Do You Crave Approval and Acclaim and Applause? Be Aware of the Downside …
The clients I coach are manifestly smart and successful and many of my former students have MBAs from top business schools, but they all frequently make the same mistake.
Quite possibly you also do this.
Consider Ralph, a dynamic up and coming executive who was striving to become CEO of his firm.
“I did it,” Ralph told me excitedly, “I blew it clean out of the water.”
He was referring to the results of the latest 360 degree evaluations his company required. Ten people had participated and every one – peers, bosses, subordinates – had rated him 9 or better on a ten point scale.
He was beside himself and mentally already occupying the big corner office.
“You are excited,” I observed.
“You bet I am,” he chortled. “These are the smartest cookies in the business and they think I am the best.”
A month later disaster struck.
Ralph had been spearheading a major project to shift a big chunk of manufacturing to South Asia.
The partner had been picked. The contracts signed. The deal was done.
But it turned out the deal was not done. A competitor had, somehow, convinced the partner to come on board with them. Ralph suspected chicanery and outright under-the-table payments to select decision makers.
He tried hard to get his prospective partner to stick to the agreements already made. He failed.
Lawsuits were certainly ahead but they would take years to grind their way though courts in multiple jurisdictions and the outcomes were unpredictable.
Ralph was let go. There was a ‘going away’ party to celebrate his departure to ‘spend more time with his family’ which was the fiction put out by the company and it was on his resignation letter.
The party was sparsely attended and the CEO did not attend and everyone knew what really happened. What irked Ralph the most was that some of those who had given him 9s on his 360 were also the ones who greased the skids for his departure.
“You seem upset?” I inquired.
“Traitors.” He said bitterly and viciously. He was all broken up internally and only his strong sense of male pride was preventing the tears from gushing out.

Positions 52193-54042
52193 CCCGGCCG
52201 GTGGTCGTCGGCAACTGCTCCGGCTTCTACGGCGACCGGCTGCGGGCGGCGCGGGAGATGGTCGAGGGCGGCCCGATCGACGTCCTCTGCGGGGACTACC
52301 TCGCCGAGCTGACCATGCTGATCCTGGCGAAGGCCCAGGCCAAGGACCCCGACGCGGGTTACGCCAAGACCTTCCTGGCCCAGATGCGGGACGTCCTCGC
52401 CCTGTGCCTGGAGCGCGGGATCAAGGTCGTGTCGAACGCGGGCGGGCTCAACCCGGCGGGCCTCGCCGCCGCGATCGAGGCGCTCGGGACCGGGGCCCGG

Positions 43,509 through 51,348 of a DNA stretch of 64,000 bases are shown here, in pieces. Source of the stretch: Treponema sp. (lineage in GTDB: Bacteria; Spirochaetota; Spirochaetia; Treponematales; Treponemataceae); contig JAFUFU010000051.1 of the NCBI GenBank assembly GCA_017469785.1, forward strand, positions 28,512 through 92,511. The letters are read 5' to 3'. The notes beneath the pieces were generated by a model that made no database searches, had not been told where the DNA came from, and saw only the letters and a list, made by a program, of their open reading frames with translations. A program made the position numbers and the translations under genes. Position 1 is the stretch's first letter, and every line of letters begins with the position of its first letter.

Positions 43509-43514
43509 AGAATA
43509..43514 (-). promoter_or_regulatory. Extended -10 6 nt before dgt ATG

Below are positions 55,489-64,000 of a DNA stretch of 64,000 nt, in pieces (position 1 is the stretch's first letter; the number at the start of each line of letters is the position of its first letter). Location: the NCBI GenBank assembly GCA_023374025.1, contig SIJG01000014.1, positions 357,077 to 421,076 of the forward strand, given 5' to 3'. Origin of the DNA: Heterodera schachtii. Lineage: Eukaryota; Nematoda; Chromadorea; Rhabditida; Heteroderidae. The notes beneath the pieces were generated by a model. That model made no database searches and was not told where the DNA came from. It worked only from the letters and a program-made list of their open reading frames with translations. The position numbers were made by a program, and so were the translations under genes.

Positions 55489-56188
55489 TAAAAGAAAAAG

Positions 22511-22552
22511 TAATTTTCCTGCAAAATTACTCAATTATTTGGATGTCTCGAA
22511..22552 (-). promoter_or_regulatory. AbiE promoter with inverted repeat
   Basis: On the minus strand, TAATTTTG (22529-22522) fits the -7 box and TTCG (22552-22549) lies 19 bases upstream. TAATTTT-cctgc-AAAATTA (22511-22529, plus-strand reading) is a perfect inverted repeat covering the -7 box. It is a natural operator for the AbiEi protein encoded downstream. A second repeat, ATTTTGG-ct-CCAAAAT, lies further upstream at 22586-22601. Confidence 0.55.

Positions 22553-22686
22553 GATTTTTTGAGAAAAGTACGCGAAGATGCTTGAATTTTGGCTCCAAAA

On the surface this is one more tale of corporate skullduggery and the rise and fall of a promising executive and there are so many such that they don’t merit much attention.
But Ralph’s problems were entirely his creation.
I don’t mean his rise or his fall. That was fate, or kismat, or bad luck or whatever you choose to call it. I am referring to his inner landscape, the roller coaster that finally left him dejected and forlorn.
Try not to get on that roller coaster because it will, without fail, take you to the same place.
Do you get elated when your boss tells you that the report you handed in was a superior piece of work? Do you feel good when your colleague tells you that your shirt looks nice and suits you? Do you feel a quiet sense of pride when a total stranger admires your new car?
Of course you do. Everyone does. There is nothing ‘wrong’ with this, is there?
No, there is nothing wrong. Not yet. But recognize that each time you ‘feel good’ because someone praises you or what you have done or what you own, you are giving that person a little bit of power over you. That person partially determines the emotional domain in which you dwell.
And then you go to the next step.
You begin to alter your behavior so you get more of these nods of appreciation. You buy clothes that others will notice and admire. You change your mental models to accommodate those from whom you wish to receive acknowledgment and applause.
And this is how you build the prison that you then call ‘home.’
This is how you give your power away.
This is how you give the keys to your well being and happiness to others.
Why, O Why, would you ever do this?
He was a respected sage, a teacher of many generations of students. No one could match him in knowledge of philosophy and the sacred texts. He lived simply with his family in the remote countryside.
One of his students, who had achieved great fame and renown in
the court of the king, came to visit him. As he paid his respects he noted the threadbare clothes of his teacher and the sparse larder.
“Revered Sir,” he said, overcome with emotion, “Please come with me to the capital. The king will shower you with wealth
because there is no one to match you in wisdom. All you have to do is praise His Majesty and you will no longer have to subsist on lentils.”
Tears rolled down the old preceptor’s face. “My son,” said the sage, “Is this all you have learnt in the years you spent with me? Do you not see that if you would learn to subsist on lentils, you would not have to praise His Majesty?”
There are many ramifications to what I have shared with you.
Rudyard Kipling , the unabashed colonial, articulated a sentiment that I whole heartedly endorse. It is from his poem “If.”
If you can meet with Triumph and Disaster
And treat those two impostors just the same;
So walk your path on this day so that your sense of fulfillment comes from your certitude in your actions. By all means look at the reactions of others but do this simply as a gauge of where you are what further actions to take. Do not let those reactions affect your emotional equanimity.
This is easily said. It is not easily done because you have a lifetime of conditioning against it.
But you can get there. You just have to try and try again. And then try again.